Andrew and Priscilla went into Antalya today to get blankets and warm clothes. He went into the slums of Antalya to get the supplies he would take to the earthquake victims. These people have nothing and yet they bought brand new blankets for the victims. They stuffed every nook and cranny of the truck and sent them off. They didn’t send them to the distribution center in Van after all. They sent them directly to a village of 2000 that was hit quite hard and has received nothing from the outside as of yet due to the difficult road situation. At least that is the news I got Anna. Haven’t heard from them directly but to us The people of the Antalya are heroes and Priscilla is a hero and my man is a hero. Pray for safety. It is a very long 2 days drive.
Turkey has just experience a huge earthquake. 7.2. A thousand people feared dead. Maybe more.
(Photo: Reuters/Abdurrahman Antakyali/Anadolu Agency)
We are 1000kms from the earthquake and did not feel anything. Far enough from the earthquake to be unaffected but close enough to drive there and assist the rescue efforts.
I have a friend named Ismael who is contacting the Red Crescent today to see if our family can help out. We have a strong truck and could easily transport cans of food, blankets, tents or water. The main road out of Vans is destroyed but I think our 4×4 overlander, with its high clearance, could make it through.
Once I hear from the Red Crescent what the needs are and how we could help, I will post something here.
QUITE POSSIBLY, I might need some volunteers to come. You would fly to Antalya tomorrow and we will take 2.5 days to drive there. We might need money for diesel and food and whatever supplies are needed. Will let you know soon.
We are now in the South Island of New Zealand.
A man asked me and the kids if we are “refugees from Christchurch”.
We said, “no”.
“You look like you could be”.
Makes you think, doesn’t it. Normal everyday people. People like us. People that look like us. Running away from homes that aren’t safe anymore.
Andrew is supposed to speak in Christchurch. “We are fine,” says Noah down in Christchurch, “We have lots of floorspace. Just no electricity, no water and no sewer. We have no phone til the electricity goes back on.” Now think about this for a moment.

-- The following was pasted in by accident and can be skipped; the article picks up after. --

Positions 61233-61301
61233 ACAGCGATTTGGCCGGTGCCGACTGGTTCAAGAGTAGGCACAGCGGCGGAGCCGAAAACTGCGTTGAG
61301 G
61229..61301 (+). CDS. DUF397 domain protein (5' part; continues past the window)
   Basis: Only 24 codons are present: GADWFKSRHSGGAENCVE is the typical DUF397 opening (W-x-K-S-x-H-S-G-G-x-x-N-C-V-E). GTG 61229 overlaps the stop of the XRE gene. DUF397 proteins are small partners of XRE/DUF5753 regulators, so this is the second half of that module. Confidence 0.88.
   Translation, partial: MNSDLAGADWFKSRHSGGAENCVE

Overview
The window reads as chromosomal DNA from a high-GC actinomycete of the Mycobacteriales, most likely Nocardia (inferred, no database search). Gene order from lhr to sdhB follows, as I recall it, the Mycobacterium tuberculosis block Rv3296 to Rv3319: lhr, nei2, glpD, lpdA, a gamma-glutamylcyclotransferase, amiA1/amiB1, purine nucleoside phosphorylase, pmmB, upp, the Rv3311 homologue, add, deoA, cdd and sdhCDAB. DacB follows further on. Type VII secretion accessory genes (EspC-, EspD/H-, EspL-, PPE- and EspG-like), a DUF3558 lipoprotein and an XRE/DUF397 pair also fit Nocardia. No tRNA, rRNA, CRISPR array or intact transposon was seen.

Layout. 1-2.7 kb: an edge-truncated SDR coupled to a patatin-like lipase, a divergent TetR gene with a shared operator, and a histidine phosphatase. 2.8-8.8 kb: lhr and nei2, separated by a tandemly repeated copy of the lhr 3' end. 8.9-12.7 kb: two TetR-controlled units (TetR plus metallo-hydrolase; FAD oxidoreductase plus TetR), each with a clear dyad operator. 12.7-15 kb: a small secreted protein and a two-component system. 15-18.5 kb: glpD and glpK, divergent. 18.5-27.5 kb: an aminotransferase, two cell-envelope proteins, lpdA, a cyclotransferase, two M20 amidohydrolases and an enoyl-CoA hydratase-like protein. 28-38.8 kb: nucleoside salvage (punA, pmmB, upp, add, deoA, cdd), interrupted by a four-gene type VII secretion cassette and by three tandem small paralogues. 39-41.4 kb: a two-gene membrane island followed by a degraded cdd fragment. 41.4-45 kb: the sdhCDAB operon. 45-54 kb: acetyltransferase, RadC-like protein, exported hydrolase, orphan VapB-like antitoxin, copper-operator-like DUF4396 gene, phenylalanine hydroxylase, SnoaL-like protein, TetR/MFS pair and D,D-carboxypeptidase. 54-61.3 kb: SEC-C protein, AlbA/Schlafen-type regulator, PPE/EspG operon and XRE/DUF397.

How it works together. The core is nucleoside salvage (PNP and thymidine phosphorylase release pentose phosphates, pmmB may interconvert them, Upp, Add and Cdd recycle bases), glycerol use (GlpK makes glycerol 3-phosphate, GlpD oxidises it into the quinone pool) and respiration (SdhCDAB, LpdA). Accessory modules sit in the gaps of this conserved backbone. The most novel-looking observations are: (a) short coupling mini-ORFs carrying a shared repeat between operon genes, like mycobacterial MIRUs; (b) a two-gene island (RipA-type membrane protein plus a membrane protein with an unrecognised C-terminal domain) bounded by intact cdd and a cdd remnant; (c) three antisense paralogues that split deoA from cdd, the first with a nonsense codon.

Part of me thinks. Lets go in and do something. Anything. I tell you we have been so close to so many “natural disasters” the last couple of years. We ask, we offer and nothing. Should we just be jumping in. Should we have jumped in during the floods in Portugal or the floods in Iran and Pakistan or now in Christchurch. Throwing all caution to the wind and say, “here we are!”
So here we are on the edges of another natural disaster. We are strangely safe. I thought that traveling full time would make us feel more at risk but it has had just the opposite effect. We feel less at risk. Maybe partly because we have less stuff to be at risk. We have a small shovel instead of a sewer. We have an 8 litre water bag instead of water pipes. We have unbreakable dishes. We don’t have a mortgage. But being safe doesn’t change the fact that others are at risk.
We are not in Christchurch and are OK. We won’t be going to the South Island for a long time…. um….. tomorrow.
Lots of people around here have been calling friends and families. Some rushed home taking the ferry and rental cars because planes are not going. Local stories of little old ladies crawling out of their windows to get out of the house, broken glass, close calls. At times like these it is good to remember the people more than worry about the stuff although many have lost almost all that is breakable in their home. At present 60+ reported dead.
Will pray for families of the dead and wisdom for those going through rubble.